The new proprietors made immediate arrangements to bring the property into market, and effected large sales by auction and private sale, in the year 1831, and in the course of a few years, what remained of the original purchase, with other lands of Mr. Ellice on the north side of the river, came into the hands of Richard R. Ward and James Munroe Esquires, of the city of New York, not however as joint owners. No sale of the water power, in separate lots or privileges, were made before Mr. Ward became the sole owner of all that portion of the original purchase from Mr. Ellice. When these were brought into market, Gen. Bellinger, the principal owner of the water power, on the south side of the river, supposing a prior appropriation might not tally with his private interests, also came into market, and mills, factories, foundries and other machinery, were soon in operation, giving life, vigor and animation, to this circumscribed spot.

After the opening of the canal in 1825, the little patch of habitable earth in its vicinity, was soon improved, and what had hitherto been a wild, broken cedar thicket, was converted into a habitable spot and active business place, by the art of man. In 1830, the whole population of the town was, 2,539, and about 1,700 of that number, were within the village limits. *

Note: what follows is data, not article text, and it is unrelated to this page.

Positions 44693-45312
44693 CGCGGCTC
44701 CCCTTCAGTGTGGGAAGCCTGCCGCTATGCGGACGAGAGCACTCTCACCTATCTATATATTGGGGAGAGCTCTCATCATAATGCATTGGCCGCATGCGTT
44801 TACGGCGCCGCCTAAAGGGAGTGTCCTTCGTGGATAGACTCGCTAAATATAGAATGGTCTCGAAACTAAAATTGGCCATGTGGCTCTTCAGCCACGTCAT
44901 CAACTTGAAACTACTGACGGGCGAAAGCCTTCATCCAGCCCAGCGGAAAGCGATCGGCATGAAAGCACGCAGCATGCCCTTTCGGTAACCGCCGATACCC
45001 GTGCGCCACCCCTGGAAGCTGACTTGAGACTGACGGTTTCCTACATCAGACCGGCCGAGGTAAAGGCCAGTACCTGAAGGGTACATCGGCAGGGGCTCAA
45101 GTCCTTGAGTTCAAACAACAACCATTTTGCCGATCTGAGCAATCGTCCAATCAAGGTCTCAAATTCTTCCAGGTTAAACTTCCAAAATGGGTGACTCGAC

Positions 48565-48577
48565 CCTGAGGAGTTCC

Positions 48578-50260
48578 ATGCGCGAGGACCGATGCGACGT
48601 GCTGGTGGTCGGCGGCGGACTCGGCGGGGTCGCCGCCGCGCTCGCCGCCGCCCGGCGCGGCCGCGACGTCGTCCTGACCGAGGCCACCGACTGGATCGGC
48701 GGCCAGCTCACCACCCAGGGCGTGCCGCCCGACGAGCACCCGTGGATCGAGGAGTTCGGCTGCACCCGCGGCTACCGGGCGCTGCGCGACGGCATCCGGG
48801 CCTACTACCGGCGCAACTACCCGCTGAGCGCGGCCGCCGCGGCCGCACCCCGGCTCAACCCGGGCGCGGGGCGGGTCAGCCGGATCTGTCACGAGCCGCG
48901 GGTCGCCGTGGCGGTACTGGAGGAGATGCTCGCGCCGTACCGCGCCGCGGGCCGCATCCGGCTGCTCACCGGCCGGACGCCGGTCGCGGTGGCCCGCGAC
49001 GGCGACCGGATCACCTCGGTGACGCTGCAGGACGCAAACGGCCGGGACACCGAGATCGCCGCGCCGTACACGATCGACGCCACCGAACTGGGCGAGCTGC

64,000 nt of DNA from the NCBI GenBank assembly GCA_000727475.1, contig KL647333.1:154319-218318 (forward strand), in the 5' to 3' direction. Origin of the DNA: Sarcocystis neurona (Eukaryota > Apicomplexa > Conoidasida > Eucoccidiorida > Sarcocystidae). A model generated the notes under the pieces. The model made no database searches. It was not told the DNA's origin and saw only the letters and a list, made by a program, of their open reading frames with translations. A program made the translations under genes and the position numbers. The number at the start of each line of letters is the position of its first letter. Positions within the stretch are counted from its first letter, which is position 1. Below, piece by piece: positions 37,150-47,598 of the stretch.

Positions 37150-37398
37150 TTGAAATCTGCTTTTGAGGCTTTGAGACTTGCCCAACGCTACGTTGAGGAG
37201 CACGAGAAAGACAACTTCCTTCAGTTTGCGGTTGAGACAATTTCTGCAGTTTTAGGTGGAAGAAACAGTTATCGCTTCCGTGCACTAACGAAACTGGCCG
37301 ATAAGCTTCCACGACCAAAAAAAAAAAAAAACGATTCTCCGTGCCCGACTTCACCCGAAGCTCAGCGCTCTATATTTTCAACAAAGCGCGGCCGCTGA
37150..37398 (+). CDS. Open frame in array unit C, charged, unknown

It appears by the recent census that the population of the town on the 1st day of June, 1855, was 4,930, and that within the corporation limits, which embraces a small portion of Manheim, the whole population was, 3,972. The progress

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of the village in population and industrial pursuits has been slow, but quite as rapid as any of its sister villages in the valley between Utica and Schenectady. It now ranks the first in population and commercial and manufacturing importance.

This village contains two large and commodious brick schoolhouses, with a capacity of seating 600 pupils, which cost about $10,000; two stone, one brick, and two wood framed churches. These structures have all been erected within the last 25 years, and evince a commendable feeling of public spirit and liberality in the population of the village.

It is a singular, and perhaps a remarkable fact, that